Wednesday, September 17, 2008

Taxi Driving 101

Originally uploaded by r o d r i g o
Tickets are one of the ultimate factors in driving with such regularity. With time and experience, a taxi driver eventually knows where every odd rule and regulation exists and when and where these specific rules are enforced. The streets are infected with signs prohibiting turns during specific times, on specific days, and even for specific vehicles. The difficulty lies in reading the specifics which are of course in small print. By the time one finally reads the entire sign they are already at the intersection. 

My 3rd ticket of my big yellow driving career, was for making the left on 7th Avenue from 34th Street, where lefts were prohibited everyday except for buses, but I thought the sign said except Sunday. The officer told me the day was Saturday, I needed a calendar badly.

The police liked me a lot during my 1st year of driving big yellow:

In my first week I got a double ticket after picking up a passenger at the 7th Avenue entrance of Penn Station and trying to take her back uptown. Following the advice of taxi school, I wanted to take her to Madison Avenue as directly as possible, so I ever so carefully signaled with my arm, crossed all four or five lanes and made the left at 32nd Street, where the police have a daily ticketing party. I let my passenger out telling her she’d be better off taking another taxi. I got one ticket for improper lane change, and another for something similar, which totaled to five points. That left me with only 1 point left before my license would be suspended, A fine gift from the NYPD to congratulate me on becoming one of New York’s craziest. It took an awful long time for them to give me the tickets, and once that was done, I waited a little longer; I thought I should get my hack license back, and I was really worried that my license was confiscated or something. It turned out that these clever busy bees forgot to return my license to me. When I got my hack license returned I continued with my day slowly and safely, but not without a new debt to the City of New York of about 300 dollars.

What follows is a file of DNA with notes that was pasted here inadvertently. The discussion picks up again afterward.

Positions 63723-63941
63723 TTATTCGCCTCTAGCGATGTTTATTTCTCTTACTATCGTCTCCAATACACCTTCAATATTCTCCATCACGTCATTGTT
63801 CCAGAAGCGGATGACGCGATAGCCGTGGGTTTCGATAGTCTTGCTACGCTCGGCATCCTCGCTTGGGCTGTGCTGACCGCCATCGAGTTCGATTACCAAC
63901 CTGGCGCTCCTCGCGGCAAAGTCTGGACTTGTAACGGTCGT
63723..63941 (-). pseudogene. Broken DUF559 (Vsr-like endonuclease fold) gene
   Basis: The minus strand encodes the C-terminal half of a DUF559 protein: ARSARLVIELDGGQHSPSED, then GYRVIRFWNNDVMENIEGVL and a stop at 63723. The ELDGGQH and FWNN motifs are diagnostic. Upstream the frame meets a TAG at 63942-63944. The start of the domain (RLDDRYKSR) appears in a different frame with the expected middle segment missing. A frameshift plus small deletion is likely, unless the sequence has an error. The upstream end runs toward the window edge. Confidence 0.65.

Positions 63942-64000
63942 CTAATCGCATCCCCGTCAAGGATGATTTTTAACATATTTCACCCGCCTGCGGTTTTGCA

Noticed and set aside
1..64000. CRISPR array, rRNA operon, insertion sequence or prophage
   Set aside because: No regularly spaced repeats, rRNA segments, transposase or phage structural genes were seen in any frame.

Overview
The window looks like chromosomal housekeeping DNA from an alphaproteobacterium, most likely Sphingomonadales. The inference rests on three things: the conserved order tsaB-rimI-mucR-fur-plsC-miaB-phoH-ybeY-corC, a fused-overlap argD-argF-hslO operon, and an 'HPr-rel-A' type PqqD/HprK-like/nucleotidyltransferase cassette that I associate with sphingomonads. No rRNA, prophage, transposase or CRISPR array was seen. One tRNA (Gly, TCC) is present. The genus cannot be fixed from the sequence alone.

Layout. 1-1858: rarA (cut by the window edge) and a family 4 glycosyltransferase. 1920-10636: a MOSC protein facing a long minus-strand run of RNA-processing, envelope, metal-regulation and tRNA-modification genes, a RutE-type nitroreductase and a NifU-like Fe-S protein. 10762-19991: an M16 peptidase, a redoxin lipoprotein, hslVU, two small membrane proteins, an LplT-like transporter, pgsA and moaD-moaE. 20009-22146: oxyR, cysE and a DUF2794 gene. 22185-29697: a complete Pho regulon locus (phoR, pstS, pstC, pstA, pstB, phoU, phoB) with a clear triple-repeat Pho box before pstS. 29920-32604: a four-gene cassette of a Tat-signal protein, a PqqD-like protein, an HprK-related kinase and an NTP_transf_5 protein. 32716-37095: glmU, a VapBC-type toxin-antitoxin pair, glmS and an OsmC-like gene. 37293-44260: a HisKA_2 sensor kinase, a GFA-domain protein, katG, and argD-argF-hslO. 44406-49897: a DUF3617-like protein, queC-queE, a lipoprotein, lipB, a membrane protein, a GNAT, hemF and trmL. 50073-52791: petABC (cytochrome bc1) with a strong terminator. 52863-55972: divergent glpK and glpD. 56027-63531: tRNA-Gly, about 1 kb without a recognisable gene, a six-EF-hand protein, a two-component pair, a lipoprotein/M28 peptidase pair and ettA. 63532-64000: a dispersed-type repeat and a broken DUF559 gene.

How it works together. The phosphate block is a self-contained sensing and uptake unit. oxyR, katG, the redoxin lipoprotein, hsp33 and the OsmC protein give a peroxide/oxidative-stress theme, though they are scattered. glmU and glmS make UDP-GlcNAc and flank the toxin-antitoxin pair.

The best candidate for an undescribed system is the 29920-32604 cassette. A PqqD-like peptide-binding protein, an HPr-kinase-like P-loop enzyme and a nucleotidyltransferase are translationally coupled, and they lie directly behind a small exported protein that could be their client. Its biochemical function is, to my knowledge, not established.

By the grace of God and/or our traffic points system, and some legal help, I never did get my license suspended; despite getting more tickets. Here is how it works if you care to follow:

Within an 18 month span if you get 6 points on your license you will have your licenses suspended. The suspension lasts 6 months I believe, but if during a period of 18 months you get 10 points, your license will be revoked. If you are due for a license renewal during the same period in which your licenses are suspended, than you might as well surrender to the lords of taxi and say good riddance. On every ticket there is a box to check for guilty and one for not guilty, and on all but one I checked not guilty. The city then sets up a hearing date and notifies you to come down to Rector Street and testify at a certain time and day. Preceding the hearing, you can go down to Rector Street and postpone your date for later. During all of this stall time you are not gaining points on your license as you are innocent until proven guilty. The garage helped me push back my hearing dates even further, and so did a lawyer I hired. The lawyer fee is about 100 bucks per ticket, I know, I know, but we have to remember the points are the enemy, not the fees. The first hearing I attended was for that left turn, my argument was that I couldn’t see the sign due to the bus in front of me blocking the overhead sign. The hearing was quicker than my breakfast; I lost. After that case, I turned to the traffic lawyer who handled every ticket after. Unfortunately she only got one ticket dismissed: her specialty, the 32nd street turn, my 1st, or, 2nd ticket.